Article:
At least two things keep church discipline from being as understandable and appreciated as it could be. First, too often church discipline is driven by a motivation to punish the disobedient rather than train for obedience. The purpose for disciplining our kids should not be to prove that we are bigger, stronger, or better able to define their sin. We don’t discipline with pain as the end. We discipline to direct them back to the joy of fellowship that comes in obedience. Likewise the motivation for church discipline should be to bring the sinner back into fellowship through repentance and restoration.
A second thing that keeps church discipline from being understood and appreciated is that our communion is not a feast. When an unrepentant sinner is disciplined, what is the only thing that he is prohibited from? We do not prohibit him from attending services, though he usually won’t be interested. We do not stop him from hearing the Word preached. We do not keep him from any interaction with believers, though the nature of those interactions changes. What changes is that he is no longer welcome to have this supper of the Lord, to share the fellowship. That’s why it can also be called excommunication, ex-communion-ed.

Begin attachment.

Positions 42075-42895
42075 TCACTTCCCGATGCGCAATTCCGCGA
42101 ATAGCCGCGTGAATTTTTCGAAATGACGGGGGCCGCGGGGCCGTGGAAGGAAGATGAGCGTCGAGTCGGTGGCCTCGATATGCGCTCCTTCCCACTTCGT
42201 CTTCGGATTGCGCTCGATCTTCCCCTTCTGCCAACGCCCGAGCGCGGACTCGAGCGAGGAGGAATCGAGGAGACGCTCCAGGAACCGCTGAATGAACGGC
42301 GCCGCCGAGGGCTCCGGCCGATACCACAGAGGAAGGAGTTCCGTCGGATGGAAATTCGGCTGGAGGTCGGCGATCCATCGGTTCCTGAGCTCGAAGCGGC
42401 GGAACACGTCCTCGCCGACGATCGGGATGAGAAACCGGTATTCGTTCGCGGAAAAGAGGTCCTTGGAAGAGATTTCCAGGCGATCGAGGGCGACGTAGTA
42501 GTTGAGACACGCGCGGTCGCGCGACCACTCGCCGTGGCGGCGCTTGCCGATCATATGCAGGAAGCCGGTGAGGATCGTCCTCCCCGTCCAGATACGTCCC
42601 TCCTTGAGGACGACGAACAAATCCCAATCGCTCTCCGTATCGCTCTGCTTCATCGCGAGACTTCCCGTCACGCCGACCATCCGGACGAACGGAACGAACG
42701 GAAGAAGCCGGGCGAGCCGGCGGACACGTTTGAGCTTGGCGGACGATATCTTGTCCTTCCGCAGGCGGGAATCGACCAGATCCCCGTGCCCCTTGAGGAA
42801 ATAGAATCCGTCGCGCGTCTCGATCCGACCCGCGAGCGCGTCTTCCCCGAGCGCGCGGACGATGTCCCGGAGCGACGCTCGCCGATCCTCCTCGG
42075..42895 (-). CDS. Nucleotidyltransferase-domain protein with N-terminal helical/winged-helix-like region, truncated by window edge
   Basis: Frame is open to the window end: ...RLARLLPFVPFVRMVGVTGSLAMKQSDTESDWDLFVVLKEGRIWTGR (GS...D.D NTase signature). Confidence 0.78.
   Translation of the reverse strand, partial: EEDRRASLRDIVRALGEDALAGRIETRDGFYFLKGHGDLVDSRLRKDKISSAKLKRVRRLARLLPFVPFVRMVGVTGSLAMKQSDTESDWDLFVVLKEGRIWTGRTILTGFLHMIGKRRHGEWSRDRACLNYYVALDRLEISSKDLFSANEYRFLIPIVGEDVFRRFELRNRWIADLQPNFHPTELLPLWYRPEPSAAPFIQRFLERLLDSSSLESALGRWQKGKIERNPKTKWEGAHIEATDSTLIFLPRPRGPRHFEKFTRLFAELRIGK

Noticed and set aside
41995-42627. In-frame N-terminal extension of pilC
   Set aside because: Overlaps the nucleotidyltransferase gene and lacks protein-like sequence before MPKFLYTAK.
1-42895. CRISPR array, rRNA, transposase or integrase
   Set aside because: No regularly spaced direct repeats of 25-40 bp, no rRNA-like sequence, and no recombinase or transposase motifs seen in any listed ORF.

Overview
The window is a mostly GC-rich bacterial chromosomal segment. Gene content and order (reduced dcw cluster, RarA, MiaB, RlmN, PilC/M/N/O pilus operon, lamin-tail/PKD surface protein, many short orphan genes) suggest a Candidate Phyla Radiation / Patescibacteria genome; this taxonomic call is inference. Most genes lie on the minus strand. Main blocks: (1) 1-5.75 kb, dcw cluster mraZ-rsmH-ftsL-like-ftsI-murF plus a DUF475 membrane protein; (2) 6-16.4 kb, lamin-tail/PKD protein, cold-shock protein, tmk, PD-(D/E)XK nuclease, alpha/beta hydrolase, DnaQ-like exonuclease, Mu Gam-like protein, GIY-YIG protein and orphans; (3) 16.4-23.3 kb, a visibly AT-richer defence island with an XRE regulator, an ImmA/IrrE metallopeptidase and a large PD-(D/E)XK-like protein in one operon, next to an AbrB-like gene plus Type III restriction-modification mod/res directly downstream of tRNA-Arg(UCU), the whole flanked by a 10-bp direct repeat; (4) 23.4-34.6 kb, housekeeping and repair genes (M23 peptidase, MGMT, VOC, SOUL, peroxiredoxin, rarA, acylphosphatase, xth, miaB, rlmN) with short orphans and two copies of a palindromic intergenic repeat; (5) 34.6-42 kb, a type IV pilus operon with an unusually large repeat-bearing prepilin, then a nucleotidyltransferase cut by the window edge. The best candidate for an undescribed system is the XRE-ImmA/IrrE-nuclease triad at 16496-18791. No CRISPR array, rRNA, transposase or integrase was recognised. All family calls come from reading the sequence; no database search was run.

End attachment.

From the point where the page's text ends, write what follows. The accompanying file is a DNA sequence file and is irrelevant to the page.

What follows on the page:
A weekly, joyful, harmonious, celebrating time around the Lord’s Table should create quite a taste. The unrepentant should have something to miss. For that to happen, we ought not to miss our opportunity. Eating and drinking by faith is sweet today and strengthening for tomorrow. This meal both satisfies us and fits us for wanting it again. The pull of joyful communion with God through Christ and with each other in Christ should be worth repenting so that we can keep coming.
May God make our communion something that we want so badly that we’ll repent from whatever sin threatens it.